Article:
Quaternary Sedimentary Environments in the Long Beach Area, Los Angeles Basin, California
C. Powell II1, E. Clifton1, B. Edwards1, K. McDougall2, D. J. Ponti1, J. Tinsley1, and J. Walker1
1U.S. Geol Survey, Menlo Park, CA
2U.S. Geol Survey, Flagstaff, AZ
Fossils and sedimentary features from two wells in Long Beach,Webster School (LWEB) and Port of Long Beach Pier C (LBPC), located only five kilometers apart, reflect environmental differences and cannot be correlated on the basis of lithologies. Instead, the environmental differences are a function of lateral facies changes across the region, effects of deformational structures active throughout much of the Quaternary, and/or the inherent geometries of constituent depositional components. Overall, sediments encountered at LWEB reflects fluvial, coastal, and shallow marine environments, whereas at LBPC offshore marine deposits pervail. The uppermost Holocene package of sediments at LWEB reflect largely fluvial and lacustrine environments. At LBPC, however, shallow bay lithofacies are encountered. These differences reflect facies changes across the modern coastal zone. Beneath the upper Holocene package at LWEB, several shallow marine to coastal bay successions appear to be only partly represented at LBPC. These deposits are likely absent at LBPC due to growth of the Wilmington anticline during middle to late Pleistocene time. At LWEB, the type Silverado aquifer is a 100-m thick succession of fluvial channel sands and gravels situated from 180 to 280 m subsurface. This system of river deposits is not encountered at LBPC, presumably reflecting the rather restricted geographic extent of this fluvial system. Overlying both the Silverado aquifer and a shallow marine sand at LWEB is a 10-m thick silty clay unit suggesting mid-shelf or deeper marine deposition. This unit is also not present at LBPC, probably owing to its being pinched out and/or not deposited at the fold crest. At LBPC, similar lithofacies are much thicker, and only occur beneath a major unconformity at a depth of 252 m. These strata are probably considerably older than strata from equivalent depths at LWEB.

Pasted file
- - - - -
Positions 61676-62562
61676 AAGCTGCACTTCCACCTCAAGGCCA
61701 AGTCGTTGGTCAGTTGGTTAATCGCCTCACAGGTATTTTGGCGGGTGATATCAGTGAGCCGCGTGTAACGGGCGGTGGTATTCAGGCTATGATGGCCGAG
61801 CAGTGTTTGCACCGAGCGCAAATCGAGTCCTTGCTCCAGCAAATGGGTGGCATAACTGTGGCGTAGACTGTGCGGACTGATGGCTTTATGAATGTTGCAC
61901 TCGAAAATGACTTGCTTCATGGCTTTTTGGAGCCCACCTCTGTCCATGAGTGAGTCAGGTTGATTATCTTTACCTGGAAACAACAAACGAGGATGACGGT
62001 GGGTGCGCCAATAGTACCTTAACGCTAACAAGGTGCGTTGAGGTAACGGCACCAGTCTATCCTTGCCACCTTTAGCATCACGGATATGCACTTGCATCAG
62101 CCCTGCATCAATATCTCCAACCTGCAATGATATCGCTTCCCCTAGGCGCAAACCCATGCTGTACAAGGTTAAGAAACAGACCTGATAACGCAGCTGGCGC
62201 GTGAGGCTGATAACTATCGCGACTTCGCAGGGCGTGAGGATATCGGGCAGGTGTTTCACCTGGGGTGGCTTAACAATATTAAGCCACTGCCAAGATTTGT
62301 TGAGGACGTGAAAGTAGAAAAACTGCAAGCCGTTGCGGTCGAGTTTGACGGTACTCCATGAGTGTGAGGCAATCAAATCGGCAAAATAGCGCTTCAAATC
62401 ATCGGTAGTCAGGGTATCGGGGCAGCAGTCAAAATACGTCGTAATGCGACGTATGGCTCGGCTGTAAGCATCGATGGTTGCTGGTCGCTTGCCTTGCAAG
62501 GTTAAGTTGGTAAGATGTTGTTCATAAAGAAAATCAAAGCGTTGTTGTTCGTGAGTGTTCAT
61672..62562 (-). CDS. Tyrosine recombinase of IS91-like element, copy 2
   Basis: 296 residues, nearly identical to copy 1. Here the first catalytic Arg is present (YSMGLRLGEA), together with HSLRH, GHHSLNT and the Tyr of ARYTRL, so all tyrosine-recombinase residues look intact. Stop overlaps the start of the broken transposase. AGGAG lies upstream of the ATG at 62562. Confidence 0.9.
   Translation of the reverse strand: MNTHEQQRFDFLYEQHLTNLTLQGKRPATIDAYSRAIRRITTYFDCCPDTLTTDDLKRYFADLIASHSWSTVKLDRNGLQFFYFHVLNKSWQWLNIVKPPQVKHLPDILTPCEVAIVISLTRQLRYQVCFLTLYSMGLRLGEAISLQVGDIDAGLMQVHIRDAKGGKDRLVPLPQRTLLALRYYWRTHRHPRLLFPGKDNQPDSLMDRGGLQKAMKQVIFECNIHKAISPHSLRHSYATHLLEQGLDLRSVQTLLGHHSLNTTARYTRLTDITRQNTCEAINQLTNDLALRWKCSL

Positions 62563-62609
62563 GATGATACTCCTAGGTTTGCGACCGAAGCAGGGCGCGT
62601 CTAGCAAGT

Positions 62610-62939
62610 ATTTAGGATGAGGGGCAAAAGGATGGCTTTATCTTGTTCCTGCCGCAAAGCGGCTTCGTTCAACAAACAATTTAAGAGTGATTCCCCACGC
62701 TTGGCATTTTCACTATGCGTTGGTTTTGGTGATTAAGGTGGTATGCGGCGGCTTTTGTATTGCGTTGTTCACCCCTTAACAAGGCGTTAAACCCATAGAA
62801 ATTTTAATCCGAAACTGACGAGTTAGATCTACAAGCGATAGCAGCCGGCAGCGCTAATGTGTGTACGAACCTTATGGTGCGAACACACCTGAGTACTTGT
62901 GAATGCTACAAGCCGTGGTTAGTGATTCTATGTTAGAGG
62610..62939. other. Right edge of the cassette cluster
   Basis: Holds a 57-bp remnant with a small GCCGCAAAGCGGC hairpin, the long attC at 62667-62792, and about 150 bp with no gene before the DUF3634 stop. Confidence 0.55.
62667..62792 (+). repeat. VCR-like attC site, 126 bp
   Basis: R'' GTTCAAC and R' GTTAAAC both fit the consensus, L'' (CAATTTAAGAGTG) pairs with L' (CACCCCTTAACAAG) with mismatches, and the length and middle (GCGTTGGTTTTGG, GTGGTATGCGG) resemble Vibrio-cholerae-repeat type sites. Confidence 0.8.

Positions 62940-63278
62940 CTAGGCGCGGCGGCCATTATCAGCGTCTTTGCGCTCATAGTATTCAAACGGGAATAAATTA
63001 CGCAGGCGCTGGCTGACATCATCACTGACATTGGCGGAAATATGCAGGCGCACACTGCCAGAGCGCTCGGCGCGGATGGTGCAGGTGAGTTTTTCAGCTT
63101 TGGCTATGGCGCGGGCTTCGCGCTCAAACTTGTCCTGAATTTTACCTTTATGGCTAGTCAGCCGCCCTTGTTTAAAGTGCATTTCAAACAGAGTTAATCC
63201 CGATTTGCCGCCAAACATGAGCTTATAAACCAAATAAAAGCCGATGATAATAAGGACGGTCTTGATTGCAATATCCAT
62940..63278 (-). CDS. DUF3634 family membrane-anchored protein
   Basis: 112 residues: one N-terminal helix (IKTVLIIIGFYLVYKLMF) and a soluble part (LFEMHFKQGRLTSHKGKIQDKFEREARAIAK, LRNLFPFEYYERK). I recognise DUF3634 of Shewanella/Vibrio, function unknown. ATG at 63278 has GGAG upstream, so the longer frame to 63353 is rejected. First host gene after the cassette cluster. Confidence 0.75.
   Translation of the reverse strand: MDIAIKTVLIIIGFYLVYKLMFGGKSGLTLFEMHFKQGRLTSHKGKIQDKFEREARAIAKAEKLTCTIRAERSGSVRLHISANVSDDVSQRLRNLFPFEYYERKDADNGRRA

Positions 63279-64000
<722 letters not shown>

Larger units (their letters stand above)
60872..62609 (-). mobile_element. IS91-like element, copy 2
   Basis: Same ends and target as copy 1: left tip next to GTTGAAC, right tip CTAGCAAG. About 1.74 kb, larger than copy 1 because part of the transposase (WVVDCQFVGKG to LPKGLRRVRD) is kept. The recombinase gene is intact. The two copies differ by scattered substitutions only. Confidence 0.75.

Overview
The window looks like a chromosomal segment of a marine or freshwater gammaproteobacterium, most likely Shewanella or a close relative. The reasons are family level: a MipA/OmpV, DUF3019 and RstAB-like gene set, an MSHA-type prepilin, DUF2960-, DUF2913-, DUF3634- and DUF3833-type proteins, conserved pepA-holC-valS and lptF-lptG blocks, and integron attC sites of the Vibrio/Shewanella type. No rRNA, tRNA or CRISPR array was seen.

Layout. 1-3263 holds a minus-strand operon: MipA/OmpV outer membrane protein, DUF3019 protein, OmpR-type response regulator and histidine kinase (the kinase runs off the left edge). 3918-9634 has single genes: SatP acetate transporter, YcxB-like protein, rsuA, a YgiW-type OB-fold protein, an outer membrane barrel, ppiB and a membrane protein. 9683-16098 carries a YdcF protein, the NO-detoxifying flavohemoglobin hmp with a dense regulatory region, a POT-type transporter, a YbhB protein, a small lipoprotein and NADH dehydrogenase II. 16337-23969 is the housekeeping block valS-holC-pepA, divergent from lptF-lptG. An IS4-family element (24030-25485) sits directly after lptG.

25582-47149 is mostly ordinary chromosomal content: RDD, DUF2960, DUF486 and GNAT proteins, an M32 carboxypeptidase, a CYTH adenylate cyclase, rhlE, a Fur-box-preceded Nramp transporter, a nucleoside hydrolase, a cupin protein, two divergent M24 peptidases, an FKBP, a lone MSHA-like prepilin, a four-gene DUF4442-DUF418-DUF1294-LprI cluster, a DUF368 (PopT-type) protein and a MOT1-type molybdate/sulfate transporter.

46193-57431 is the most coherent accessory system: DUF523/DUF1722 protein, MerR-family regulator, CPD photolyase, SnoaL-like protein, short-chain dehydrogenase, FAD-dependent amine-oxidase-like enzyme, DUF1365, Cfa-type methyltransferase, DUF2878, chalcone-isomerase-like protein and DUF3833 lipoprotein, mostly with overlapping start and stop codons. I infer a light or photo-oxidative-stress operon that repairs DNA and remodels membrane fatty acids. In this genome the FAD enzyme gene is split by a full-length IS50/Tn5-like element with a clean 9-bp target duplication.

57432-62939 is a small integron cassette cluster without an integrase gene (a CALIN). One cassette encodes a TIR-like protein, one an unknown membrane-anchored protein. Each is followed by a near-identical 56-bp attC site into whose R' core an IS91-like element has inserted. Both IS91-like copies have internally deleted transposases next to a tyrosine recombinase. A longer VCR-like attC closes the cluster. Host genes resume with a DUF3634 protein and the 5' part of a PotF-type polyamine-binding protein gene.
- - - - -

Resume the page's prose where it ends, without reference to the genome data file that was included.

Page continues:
AAPG Search and Discovery Article #90904©2001 AAPG Pacific Section Meeting, Universal City, California